La Petite Mort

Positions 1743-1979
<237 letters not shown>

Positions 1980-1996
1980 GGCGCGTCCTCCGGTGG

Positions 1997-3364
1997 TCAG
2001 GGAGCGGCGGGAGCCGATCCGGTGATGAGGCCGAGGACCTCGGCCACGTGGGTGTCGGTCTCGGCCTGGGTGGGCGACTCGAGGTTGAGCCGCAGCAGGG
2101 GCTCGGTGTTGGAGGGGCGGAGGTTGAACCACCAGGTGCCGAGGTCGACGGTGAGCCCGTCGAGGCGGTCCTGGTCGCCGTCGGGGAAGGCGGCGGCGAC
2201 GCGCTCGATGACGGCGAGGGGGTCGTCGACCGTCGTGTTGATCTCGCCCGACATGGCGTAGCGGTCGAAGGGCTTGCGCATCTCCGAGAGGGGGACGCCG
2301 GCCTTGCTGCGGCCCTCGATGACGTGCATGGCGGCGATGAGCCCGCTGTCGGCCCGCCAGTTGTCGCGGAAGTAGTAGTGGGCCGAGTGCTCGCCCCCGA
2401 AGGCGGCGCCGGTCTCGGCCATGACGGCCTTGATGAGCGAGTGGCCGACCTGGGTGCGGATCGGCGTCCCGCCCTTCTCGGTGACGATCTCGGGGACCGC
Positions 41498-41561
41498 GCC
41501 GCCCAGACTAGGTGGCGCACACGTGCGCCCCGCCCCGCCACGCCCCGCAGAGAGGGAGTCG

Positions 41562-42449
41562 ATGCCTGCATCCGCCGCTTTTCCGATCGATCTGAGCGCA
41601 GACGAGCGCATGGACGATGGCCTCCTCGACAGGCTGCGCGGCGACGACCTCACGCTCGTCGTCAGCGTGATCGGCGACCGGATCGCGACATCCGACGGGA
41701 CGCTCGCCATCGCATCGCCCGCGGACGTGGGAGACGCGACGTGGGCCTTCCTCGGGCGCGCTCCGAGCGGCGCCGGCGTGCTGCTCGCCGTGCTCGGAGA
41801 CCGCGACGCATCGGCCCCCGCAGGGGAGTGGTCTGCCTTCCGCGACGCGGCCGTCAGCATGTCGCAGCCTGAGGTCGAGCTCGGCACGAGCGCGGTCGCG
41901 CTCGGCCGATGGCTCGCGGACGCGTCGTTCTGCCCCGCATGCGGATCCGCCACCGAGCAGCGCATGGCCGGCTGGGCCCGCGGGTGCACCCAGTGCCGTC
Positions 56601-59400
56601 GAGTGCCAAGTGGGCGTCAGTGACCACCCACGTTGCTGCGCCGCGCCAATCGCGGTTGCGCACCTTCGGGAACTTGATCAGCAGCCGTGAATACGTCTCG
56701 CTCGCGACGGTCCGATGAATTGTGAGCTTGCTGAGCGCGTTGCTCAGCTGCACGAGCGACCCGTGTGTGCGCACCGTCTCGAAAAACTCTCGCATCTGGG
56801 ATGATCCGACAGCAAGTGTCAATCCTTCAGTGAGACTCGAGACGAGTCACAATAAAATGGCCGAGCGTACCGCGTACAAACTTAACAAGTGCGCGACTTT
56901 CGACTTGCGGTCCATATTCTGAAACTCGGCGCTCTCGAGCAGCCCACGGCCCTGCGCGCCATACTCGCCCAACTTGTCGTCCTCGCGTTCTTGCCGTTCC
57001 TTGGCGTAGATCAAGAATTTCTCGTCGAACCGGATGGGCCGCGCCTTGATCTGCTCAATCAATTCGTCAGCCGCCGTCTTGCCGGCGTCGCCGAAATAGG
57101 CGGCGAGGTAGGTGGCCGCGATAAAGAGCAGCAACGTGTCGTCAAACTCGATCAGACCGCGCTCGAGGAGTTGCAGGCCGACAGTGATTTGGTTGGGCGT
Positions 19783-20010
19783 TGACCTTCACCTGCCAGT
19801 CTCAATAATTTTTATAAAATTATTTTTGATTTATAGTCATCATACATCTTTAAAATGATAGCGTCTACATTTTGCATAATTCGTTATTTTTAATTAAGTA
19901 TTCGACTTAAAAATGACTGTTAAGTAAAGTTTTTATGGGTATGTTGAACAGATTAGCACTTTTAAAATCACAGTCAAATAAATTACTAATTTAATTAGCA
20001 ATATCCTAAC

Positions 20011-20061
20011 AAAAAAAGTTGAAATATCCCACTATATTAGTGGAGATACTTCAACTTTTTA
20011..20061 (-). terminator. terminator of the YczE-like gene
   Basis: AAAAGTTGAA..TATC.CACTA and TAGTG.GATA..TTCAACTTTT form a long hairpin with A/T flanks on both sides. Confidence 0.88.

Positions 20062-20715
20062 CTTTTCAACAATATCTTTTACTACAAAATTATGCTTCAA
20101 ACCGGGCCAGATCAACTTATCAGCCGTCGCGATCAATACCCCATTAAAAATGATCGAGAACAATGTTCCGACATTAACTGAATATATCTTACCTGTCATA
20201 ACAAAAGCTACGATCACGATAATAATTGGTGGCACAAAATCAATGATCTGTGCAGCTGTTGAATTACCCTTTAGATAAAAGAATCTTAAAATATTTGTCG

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With a veteran group like James, it can be easy to praise them for merely outlasting many of their contemporaries as they diligently issue another solid late-career album. Such is the fate of many rock stalwarts in the eyes of the press and public. But 30 years on from their humble beginnings in early-'80s Manchester, James have aged gracefully, staring down their own mortality (both as a band and as individuals) with aplomb on their powerful 13th album, La Petite Mort (The Little Death). "Welcome to our coming of age, to embrace all that we've become" sings Tim Booth during the breakdown of epic album-opener "Walk Like You." This seven-minute opus full of horns and fiddles sets the tone for the rest of La Petite Mort's ten tracks, which were largely written following the death of both Booth's mother and his best friend. Such loss and grieving could have made for a decidedly more maudlin set, but part of James' lasting power has been their ability to keep their eyes on the horizon, and Booth's poetry here is beautiful for both its practicality and wit as he deals with the reaper head on. Even in reflection, he's more concerned with processing the moment and how to deal with what comes next, as on the band's uplifting single "Moving On." The album's title itself is a French euphemism for the feeling of post-orgasmic unconsciousness and the painted skull adorning the cover is a reference to Mexico's Día de los Muertos celebration, which honors the dead through vibrant, colorful artwork and gift offerings. The amusing title and the Latin-themed visual motif are a perfect match for one of James' more moving and personal records as they offer a set of colorful new songs that sound more inspired than sad. La Petite Mort is a quality release and a welcome return for a band that refuses to sit down.

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